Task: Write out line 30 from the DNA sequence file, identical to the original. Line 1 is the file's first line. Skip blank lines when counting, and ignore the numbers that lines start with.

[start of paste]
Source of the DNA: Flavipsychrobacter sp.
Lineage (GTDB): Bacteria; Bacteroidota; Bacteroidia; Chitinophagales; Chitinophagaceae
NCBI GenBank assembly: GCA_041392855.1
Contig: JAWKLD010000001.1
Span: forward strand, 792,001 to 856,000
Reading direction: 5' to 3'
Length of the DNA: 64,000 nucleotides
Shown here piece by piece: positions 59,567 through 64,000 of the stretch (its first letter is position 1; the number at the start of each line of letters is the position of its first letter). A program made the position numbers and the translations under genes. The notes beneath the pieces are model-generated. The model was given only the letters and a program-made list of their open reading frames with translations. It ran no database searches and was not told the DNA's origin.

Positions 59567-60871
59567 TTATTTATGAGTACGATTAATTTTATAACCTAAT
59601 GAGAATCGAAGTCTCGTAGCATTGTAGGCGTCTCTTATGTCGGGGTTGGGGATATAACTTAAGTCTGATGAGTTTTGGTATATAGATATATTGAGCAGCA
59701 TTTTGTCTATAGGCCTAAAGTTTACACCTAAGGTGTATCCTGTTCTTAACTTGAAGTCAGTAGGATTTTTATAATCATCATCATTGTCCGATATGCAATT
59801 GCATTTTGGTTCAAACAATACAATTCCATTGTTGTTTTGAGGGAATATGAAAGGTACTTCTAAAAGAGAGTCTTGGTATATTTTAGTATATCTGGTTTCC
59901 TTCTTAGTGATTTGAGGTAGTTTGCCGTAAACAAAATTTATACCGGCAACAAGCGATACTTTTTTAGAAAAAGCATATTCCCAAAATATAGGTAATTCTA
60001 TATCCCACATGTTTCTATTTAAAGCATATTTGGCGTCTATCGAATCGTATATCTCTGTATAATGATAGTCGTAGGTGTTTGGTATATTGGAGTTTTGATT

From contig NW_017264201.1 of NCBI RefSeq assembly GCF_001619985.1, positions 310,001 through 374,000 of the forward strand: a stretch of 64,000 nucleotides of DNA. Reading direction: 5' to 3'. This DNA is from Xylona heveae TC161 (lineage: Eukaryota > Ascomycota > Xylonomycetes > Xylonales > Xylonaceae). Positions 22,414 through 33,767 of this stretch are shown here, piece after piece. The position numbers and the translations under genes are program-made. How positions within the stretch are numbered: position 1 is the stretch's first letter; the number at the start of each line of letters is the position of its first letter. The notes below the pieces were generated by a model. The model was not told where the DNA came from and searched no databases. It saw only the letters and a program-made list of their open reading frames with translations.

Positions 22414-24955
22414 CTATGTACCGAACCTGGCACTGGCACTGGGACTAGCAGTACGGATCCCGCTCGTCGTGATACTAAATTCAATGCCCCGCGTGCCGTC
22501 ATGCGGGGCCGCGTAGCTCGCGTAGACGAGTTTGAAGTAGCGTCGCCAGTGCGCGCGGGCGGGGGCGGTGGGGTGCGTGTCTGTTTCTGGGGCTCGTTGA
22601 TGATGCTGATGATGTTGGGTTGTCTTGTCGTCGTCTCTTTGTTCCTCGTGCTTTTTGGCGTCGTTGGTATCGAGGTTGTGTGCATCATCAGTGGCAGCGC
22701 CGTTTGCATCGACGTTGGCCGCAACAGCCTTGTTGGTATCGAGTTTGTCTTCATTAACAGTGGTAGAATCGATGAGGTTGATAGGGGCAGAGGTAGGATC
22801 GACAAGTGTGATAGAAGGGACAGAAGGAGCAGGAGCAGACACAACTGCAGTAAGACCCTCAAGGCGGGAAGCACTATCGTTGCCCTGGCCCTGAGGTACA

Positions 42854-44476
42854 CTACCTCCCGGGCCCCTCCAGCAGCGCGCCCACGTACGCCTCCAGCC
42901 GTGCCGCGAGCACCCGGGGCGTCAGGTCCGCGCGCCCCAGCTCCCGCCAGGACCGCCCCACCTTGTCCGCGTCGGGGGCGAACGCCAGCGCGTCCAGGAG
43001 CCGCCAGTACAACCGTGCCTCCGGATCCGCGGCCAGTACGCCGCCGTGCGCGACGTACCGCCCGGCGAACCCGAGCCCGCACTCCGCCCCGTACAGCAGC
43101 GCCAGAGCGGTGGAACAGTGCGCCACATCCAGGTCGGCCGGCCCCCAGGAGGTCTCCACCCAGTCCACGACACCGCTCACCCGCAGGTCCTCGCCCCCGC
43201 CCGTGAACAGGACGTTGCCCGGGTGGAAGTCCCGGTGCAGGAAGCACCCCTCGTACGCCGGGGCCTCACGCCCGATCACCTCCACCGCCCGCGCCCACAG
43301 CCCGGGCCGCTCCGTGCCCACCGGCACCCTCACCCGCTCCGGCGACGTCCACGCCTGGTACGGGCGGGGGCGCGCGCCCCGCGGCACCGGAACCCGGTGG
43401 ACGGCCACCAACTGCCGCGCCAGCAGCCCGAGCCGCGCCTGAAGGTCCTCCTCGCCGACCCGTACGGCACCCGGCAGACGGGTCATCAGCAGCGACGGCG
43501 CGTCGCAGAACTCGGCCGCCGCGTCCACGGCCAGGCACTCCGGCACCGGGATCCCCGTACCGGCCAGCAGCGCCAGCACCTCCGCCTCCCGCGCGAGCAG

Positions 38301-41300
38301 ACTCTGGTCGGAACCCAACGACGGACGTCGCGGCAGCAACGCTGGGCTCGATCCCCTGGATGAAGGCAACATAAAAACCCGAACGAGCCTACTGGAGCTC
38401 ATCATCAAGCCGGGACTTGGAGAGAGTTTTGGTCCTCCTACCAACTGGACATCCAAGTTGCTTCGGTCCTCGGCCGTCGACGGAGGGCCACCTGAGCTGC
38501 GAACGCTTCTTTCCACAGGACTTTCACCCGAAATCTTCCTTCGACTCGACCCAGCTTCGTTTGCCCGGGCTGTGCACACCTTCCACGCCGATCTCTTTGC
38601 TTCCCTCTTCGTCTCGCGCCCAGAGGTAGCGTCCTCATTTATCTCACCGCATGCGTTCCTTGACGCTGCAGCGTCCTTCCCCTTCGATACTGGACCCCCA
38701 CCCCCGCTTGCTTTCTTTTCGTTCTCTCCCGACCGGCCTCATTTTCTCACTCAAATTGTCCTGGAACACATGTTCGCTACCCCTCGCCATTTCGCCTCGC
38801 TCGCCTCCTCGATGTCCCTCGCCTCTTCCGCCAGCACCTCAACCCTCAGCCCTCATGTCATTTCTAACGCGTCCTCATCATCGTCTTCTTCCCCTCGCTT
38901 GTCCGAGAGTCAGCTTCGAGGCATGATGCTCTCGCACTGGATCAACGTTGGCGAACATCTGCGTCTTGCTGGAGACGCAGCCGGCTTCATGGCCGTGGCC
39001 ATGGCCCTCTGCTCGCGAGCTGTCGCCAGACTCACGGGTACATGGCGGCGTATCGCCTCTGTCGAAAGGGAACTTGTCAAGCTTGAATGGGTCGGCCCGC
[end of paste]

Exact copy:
43401 ACGGCCACCAACTGCCGCGCCAGCAGCCCGAGCCGCGCCTGAAGGTCCTCCTCGCCGACCCGTACGGCACCCGGCAGACGGGTCATCAGCAGCGACGGCG